Miss Collins is by no means a prude, but everything she writes about today's television and its attitudes I agree with 100%. She is not saying that everything on television should be like Lark Rise to Candleford, nor is she saying that all reality TV shows are ipso facto disgusting, puerile, artificial or stupid. She is not an intellectual snob, who hates things just because they are either popular or populist; she is not saying that everything has to be high-brow and impenetrable to the ordinary man in order for it to have some value. There's nothing wrong with something being fun for fun's sake - just look at shows like Glee, which isn't gritty, grimey, issue-y or even particularly realistic - just sheer fun. Thank goodness! You can engage with popular culture without being stupid about it - just look at movies like The Devil Wears Prada, Mean Girls or The Blind Side. All populist subjects but with really smart, sassy scripts behind them. Not everyone is an intellectual, or wants to watch brilliant and worthy movies on heavier subject matter.

However, it's a shame when so much in entertainment panders to the lowest common denominator - people's stupidity. Shows with phenomenal scripts and intellectual subject matter like Mad Men, Frasier, The West Wing, Rome and The Wire do (or did) phenomenally well - so why are we all so afraid of seeming clever?

Like Miss Collins, I'm not saying that vulgarity is just to do with sex on television, it isn't. (There wasn't a single sex scene in the entire seven series of The West Wing; there barely failed to be one every seven minutes in Rome.) Vulgarity is something much worse and more insidious - it's about people being sloppily dressed, lazy, tacky and, worst of all, revelling in not being "a smart arse," or "posh". And what they mean by that, in a nutshell, is that they're proud of being stupid. Anyone who has seen the vast sea of inadequacy that annually crashes over Big Brother or the loud-mouthed, self-indulgent morons of Britain's Next Top Model will know what I'm talking about.

Whatever happened to wanting to look our best and to be charming, elegant, clever, funny, interesting or even talented? When did talent become the option, rather than a necessity?

Anyway, I enjoyed reading Miss Collins' article tremendously. It was published in today's Daily Mail and can be read here.

Sunday, 25 April 2010

The Northern Ireland Rich List

Despite being one of the smallest parts of the United Kingdom, Northern Ireland has always been amongst its wealthiest on average, even during the days of the Troubles. To this day, it apparently has the highest ratio of Mercedes Benz cars to people anywhere in the western world - including Germany.

Lord Belmont in Northern Ireland has posted a list of the Top 10 Richest People in Northern Ireland. Usually, I'm not too interested in the "Rich Lists," but in this case, from the point of view of my novel Popular (published by Penguin, February 2011), the list would apparently place the fictitious Anthony Harper, father of lead character, Meredith, as the fourth richest man in Ulster.

Saturday, 24 April 2010

Next Week

A bit like my Holy Week posts, from next week (May 1st) I will be posting on the fall of Anne Boleyn (above), beginning with her last public appearance on May 1st following through to her death on May 19th - covering her arrest, her imprisonment, her trial and the fates of those accused alongside her.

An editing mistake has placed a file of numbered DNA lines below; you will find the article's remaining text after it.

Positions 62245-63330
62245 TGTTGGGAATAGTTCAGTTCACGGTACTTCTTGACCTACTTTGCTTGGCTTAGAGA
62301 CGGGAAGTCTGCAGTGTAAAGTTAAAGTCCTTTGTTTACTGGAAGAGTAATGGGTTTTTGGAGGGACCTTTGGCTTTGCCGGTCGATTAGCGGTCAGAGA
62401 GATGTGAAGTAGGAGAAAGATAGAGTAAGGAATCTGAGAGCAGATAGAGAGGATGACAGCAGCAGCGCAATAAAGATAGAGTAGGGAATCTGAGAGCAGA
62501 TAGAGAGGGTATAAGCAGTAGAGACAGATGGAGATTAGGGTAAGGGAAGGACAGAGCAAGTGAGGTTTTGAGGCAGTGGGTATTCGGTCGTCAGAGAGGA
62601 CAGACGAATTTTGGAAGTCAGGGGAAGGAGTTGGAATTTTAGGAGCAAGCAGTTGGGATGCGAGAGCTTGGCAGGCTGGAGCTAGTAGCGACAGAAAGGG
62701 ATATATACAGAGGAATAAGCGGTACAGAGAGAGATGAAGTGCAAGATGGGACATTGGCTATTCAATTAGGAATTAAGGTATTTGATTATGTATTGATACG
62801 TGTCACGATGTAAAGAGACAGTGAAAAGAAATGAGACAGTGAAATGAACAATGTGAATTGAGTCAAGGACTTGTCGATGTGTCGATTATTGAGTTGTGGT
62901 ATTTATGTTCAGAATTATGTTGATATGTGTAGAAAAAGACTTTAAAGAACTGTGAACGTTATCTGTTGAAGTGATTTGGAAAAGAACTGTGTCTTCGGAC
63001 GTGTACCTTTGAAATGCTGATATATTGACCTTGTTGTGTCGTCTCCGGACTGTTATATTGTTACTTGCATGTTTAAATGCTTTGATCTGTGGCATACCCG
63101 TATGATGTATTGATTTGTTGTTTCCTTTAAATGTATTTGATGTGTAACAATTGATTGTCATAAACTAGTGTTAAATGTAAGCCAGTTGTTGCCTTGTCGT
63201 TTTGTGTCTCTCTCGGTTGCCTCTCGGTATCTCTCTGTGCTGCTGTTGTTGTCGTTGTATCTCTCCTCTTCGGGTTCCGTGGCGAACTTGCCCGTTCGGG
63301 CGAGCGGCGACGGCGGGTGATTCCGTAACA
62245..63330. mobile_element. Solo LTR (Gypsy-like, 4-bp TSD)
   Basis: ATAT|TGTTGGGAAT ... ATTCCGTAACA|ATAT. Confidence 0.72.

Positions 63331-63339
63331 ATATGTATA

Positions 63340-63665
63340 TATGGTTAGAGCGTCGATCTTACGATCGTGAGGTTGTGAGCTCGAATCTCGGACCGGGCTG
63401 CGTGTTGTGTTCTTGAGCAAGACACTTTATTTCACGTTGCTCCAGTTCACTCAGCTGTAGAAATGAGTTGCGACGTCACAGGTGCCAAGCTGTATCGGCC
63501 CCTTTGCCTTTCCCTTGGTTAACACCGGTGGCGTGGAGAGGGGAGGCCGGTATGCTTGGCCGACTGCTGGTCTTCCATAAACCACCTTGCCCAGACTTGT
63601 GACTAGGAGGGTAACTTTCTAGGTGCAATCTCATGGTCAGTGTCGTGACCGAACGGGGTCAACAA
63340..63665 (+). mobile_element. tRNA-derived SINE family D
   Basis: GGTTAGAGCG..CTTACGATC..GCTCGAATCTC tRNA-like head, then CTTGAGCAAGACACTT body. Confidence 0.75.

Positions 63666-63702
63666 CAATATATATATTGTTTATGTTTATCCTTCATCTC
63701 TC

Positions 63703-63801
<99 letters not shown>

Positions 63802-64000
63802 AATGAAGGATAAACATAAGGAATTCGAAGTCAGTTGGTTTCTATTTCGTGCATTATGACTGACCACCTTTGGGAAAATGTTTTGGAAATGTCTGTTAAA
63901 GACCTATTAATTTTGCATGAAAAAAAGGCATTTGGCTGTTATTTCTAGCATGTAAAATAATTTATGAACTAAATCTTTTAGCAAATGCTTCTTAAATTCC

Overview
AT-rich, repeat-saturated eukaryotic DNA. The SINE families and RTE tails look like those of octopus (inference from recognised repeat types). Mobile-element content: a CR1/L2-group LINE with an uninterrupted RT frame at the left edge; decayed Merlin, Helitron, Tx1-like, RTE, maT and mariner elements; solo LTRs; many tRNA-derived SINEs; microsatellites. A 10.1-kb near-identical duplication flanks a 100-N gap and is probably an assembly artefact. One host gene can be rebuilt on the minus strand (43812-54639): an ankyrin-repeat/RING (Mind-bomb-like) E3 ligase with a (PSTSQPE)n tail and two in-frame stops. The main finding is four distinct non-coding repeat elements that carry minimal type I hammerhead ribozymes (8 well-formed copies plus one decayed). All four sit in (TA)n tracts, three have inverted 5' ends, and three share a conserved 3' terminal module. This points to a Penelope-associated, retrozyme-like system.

Wednesday, 21 April 2010

Marie-Antoinette's Adopted Children

American novelist, Elena Maria Vidal, profiles a lesser-known aspect of the private life of Marie-Antoinette, Queen of France, the heroine of Miss Vidal’s first novel, Trianon.

Whilst many people know that Marie-Antoinette and her husband, King Louis XVI, were the parents of four children – Marie-Thérèse (1778 – 1851), Louis-Joséph (1781 – 1789), Louis XVII (1785 – 1795) and Sophie-Hélène (1786 – 1787) – few know that the Queen actually adopted several impoverished children and their story is told here on Elena Maria Vidal’s superb blog, Tea at Trianon.

Monday, 19 April 2010

The Fethard-on-Sea Boycott: Ireland, 1957

Irish journalist Tim Fanning has just published his new book The Fethard-on-Sea Boycott about a notorious sectarian dispute in Ireland in the late 1950s, concerning a Catholic father, his Protestant wife and their two young daughters. The events were previously dramatised in the controversial movie A Love Divided (1999) and Mr. Fanning’s well-reviewed book has re-ignited interest in the scandal which rocked Ireland - north and south - half a century ago. Having had the book recommended to me, I did some research into the original case and the story of the boycott is truly a fascinating one.

On a wet Saturday morning of April 1957 in the southern Irish town of Fethard-on-Sea in County Wexford, some local people spotted the family car of their neighbour, Sheila Cloney (30), accidentally backing into her own gatepost, before speeding off out of the town. In the back of the car were Mrs. Cloney’s two daughters – Eileen (6) and Mary (3). Their journey was the 176 miles to the Irish border with Northern Ireland.

When Sheila’s farmer husband, Seán, returned from work that evening, he was confused as to his wife and daughters’ whereabouts: he called over to Sheila’s parents, who lived nearby, but they had not seen her. Then, he visited her siblings, who also lived in the town – but, again, they had no idea where Sheila was and assumed that she had been at home with the children all day. Eventually, Seán reported Sheila, Eileen and Mary as missing to the Garda Síochona (the Irish police) and a search was started for the missing Cloneys.